Hosting is an essential ingredient in the work of Los Angeles-based Wu Tsang, whose films, videos, and performances are informed by the two years he spent running a weekly party called Wildness at a Westlake bar. Wildness became an international destination for artists and DJs, young and old, of all races, creeds, and gender identifications.
Born a man and maintaining the pronoun he, Tsang styles himself androgynously, purposely existing somewhere between straightforward, rote notions of masculinity and femininity. In fact, the half-Chinese, half-Swedish-American artist calls himself a "terrible drag performer," and it was in a similar vein that Tsang's weekly happening sought to capture some of that gender ambiguity. The bar where Wildness started, Silver Platter, operates as a safe space to many in the Latino trans community, people who fall somewhere on the LGBT spectrum but for whom, according to Tsang, "there's no words for it." It was in the bar, Tsang says, that their identities made most sense. "Inside Silver Platter, a lot of people feel very welcome," says Tsang. "It has to do with queerness."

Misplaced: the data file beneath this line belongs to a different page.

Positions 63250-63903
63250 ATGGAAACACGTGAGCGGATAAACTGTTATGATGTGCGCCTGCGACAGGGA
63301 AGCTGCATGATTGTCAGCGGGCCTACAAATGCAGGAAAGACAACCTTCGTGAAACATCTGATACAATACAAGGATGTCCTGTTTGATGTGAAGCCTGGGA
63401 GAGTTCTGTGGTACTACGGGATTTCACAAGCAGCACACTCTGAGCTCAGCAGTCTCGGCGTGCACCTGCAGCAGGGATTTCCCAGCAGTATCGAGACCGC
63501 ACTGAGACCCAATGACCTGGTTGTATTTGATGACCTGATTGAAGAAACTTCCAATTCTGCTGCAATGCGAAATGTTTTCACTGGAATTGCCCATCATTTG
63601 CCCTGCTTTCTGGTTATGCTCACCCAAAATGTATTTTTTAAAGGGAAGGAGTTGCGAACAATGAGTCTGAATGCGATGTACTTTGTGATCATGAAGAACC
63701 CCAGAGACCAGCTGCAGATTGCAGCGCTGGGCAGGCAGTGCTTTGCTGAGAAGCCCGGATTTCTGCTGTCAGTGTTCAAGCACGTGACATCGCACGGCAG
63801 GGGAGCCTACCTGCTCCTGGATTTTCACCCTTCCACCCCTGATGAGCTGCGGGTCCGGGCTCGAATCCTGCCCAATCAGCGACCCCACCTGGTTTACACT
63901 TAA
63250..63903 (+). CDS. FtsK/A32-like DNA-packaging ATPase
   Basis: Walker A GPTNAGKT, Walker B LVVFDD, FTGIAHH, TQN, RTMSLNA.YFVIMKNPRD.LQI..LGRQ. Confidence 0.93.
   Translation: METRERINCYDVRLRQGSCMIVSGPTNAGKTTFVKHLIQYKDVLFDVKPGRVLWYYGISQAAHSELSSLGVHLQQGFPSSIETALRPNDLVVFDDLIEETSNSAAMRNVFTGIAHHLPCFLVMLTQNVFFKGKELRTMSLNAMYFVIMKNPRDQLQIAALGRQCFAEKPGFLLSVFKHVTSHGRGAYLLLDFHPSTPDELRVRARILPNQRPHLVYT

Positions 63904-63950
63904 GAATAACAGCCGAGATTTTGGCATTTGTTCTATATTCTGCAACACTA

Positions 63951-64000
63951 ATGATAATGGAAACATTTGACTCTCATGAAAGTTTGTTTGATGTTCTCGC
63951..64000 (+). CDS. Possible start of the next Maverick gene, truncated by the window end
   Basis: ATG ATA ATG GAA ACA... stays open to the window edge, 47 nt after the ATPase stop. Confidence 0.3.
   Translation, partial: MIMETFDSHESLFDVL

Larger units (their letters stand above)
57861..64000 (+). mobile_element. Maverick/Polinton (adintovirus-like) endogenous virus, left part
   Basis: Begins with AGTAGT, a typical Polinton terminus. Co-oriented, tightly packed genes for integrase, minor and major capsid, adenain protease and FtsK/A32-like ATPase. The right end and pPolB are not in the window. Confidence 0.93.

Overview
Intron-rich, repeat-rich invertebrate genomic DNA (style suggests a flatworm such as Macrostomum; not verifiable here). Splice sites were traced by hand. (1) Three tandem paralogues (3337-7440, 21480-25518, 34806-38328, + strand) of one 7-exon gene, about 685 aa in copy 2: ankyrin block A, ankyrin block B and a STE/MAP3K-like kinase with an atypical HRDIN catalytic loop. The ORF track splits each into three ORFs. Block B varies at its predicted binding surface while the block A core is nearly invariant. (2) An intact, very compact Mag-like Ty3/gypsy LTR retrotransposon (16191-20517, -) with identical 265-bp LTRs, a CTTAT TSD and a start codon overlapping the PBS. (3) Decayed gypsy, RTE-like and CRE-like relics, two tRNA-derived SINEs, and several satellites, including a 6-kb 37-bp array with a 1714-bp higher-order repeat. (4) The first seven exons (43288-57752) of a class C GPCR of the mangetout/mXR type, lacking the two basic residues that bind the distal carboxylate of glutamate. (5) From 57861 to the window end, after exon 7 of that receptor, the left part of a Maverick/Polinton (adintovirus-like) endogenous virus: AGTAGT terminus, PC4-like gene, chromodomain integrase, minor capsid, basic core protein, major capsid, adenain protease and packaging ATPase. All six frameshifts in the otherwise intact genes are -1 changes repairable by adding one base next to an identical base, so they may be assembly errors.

After four years of production, the 30-year-old Tsang's first feature film, Wildness, a documentary about the site of the party, will screen during the Whitney Biennial. Tsang's other contribution to the exhibition is the Green Room, a transitional space on the museum's fourth floor (which will, in large part, be turned into a performance hall) where performers will prepare and recover. The bar (referred to in the film as "he," just like Tsang) is the protagonist and speaks mutely, using a neon sign for expression. The film traces the bar's allegorical transition from macho guy hangout to a haven for its current, less eas- ily described clientele. "I had a preconceived notion that this bar was an authentic space—that it was this way always, like some mythical Stonewall," he says. "It totally is, and it totally is not, because it has an evolving life."
ABOVE: WU TSANG IN LOS ANGELES, JANUARY 2012. SHORTS: AMERICAN APPAREL. SHOES: CHRISTIAN LOUBOUTIN. COSMETICS: CHANEL, INCLUDING DOUBLE PERFECTION NATURAL MATTE POWDER MAKEUP SPF 10 IN SEPIA. HAIR AND MAKEUP: GLORIA NOTO FOR CHANEL/JED ROOT INC. SET DESIGN: LISA BAZADONA FOR MARY HOWARD STUDIO. SPECIAL THANKS: PIER 59 STUDIOS WEST.